City terminates contract with local non-profit that helps the homeless

The city also said it is not asking for the money back from the non-profit.

Posted: Nov 6, 2019 5:46 PM
Updated: Nov 6, 2019 6:54 PM

The city of Florence has cut funding to a non-profit that helps the homeless. City council members voted Tuesday night to suspend their $60,000 contract with Crossroads Community Outreach. Florence councilperson, Katrina Simmons, was the only vote to keep the contract.

Technically the city has only paid $15,000 of the contract after the city said the non-profit was not complying with the contract.

"It really left us no choice than to ask for the termination of the contract," said Melissa Bailey, Florence's director of planning and community development.

Bailey said this is the contract crossroads community outreach signed with the city had certain stipulations, like documenting the times they would help the homeless population they were serving. Bailey said in order to get the contract in the first place Crossroads had to provide an example of an intake form. They did that, but then once they got the contract Bailey said they weren't providing the documentation or intake forms.

"It was for those failures to provide contractual items that city council was really left with no choice," said Bailey.

In total the city paid crossroads community outreach $15,000 for this grant cycle, but last year it was paid $60,000 since they were in compliance with their contract. Bailey said Crossroads couldn't provide them with the documentation they were asking for on the 2019 grant cycle.

"We didn't have any of that provided as support for the money they are spending," said Bailey.

Crossroads Community Outreach Director, Kimberly Jackson, said that's not true. She showed us a stack full of documents where they helped people. Jackson claims the city changed their policy in August and wanted them to document every instance where they helped the homeless and wanted those documents to go back the last 8 months. Jackson said they weren't keeping documents on every interaction.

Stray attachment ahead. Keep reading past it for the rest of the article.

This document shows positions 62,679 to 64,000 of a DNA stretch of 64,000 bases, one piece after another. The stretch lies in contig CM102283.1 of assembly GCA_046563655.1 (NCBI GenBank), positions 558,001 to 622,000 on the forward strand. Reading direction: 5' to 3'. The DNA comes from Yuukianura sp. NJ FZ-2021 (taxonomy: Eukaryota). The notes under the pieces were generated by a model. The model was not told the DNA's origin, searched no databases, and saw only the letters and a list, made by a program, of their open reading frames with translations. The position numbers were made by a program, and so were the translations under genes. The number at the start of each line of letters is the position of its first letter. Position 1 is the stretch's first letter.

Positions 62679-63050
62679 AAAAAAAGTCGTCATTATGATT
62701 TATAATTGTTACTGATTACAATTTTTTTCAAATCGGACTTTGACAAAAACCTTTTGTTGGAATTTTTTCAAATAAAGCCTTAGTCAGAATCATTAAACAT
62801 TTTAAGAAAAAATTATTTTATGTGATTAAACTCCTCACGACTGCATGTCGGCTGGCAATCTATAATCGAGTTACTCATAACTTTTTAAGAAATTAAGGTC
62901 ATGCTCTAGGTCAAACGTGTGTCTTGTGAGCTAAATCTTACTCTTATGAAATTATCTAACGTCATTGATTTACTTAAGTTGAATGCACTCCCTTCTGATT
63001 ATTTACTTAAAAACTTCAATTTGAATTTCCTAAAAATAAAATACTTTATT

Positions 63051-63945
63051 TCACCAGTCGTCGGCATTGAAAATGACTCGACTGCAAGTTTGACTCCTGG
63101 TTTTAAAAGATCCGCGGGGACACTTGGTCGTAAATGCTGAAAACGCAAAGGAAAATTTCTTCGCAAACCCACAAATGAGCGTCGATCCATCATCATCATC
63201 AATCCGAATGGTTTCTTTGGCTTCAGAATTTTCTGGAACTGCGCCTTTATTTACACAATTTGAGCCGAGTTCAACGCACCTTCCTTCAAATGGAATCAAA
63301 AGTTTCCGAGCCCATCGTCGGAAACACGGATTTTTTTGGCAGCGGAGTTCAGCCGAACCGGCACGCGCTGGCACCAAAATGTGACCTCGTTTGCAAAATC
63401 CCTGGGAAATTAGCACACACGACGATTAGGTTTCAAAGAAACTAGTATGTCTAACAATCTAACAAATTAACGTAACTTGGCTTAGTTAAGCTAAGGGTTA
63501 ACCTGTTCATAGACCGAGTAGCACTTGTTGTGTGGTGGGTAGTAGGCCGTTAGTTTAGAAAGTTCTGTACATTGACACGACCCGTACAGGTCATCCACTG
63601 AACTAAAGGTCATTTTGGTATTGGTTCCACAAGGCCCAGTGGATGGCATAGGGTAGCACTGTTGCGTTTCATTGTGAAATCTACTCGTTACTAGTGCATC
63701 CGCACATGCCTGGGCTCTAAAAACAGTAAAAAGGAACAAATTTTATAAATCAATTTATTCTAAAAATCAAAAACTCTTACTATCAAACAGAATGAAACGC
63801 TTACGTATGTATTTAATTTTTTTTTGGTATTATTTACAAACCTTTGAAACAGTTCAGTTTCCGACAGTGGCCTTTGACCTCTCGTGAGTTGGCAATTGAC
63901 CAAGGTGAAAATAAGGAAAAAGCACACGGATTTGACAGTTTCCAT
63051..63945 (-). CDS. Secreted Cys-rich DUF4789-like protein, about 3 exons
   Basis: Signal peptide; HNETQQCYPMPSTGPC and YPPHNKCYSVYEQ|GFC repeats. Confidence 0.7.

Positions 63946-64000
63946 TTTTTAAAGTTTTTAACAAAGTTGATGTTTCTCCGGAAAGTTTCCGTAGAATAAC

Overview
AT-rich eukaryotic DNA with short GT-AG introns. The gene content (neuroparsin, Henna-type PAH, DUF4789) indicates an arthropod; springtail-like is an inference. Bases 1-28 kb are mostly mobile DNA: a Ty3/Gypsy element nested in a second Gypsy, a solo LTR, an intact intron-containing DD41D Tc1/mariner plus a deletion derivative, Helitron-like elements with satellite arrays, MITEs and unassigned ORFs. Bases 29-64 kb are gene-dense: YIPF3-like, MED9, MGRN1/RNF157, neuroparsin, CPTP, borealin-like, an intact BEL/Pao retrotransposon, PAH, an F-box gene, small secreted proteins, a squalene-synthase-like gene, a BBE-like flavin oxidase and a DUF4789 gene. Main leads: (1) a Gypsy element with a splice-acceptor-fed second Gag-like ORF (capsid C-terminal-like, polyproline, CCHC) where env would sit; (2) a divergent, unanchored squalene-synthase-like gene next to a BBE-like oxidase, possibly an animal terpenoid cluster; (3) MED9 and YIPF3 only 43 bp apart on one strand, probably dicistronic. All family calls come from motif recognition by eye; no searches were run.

"Capturing actual day by day time frames from an 8 month time period prior just was almost impossible without putting information down that was just a guesstimate," said Jackson.

We filed an open records request with the city to look at Crossroads financial statements. Jackson told us she pays herself nineteen dollars and some change an hour, but while we looked through the documents we found where she paid herself around $30,000 over an 8 month period from August 2018 to March 2019 in large sums. We asked Jackson if it was normal to pay herself in large lump sums.

"Yes because that's how our money comes in. When we started last year we didn't have a stock of money in the bank. So instead of me paying out when we got it and running us in the hole I don't do that. Because other than that were going to go in the hole so I just wait and sometimes I wouldn't pay myself at all," said Jackson.

We went over these financial statements with Jackson. Asking her about various charges from fast food places, uhaul rentals, cellphones, Dave and Busters. She said these documents are are all of her financials, even personal one mixed in.

"We have to give them everything we've spent out so I had to print out my financials and show them everything we've spent out for. What we specifically sent in to them and asked for reimbursement for are only the things that are allowed in that contract," said Jackson.

Jackson said she has nothing to hide and has given the city everything they've asked for. She said despite their contract being terminated they're going to continue serving the homeless community. Jackson said they have about a 100,000 budget and a lot of funds come from donations.

"This has all been a lot of shots fired and that's why I was hesitant about doing this because we have not had a change to sit down and have a conversation about any of this with the city," said Jackson.

Jackson hopes the city council members are open to sitting down and talking with them. The city said Crossroads can still apply for grants in the future. As for the money they were supposed to get from the city that will now go to other non-profits in the area.

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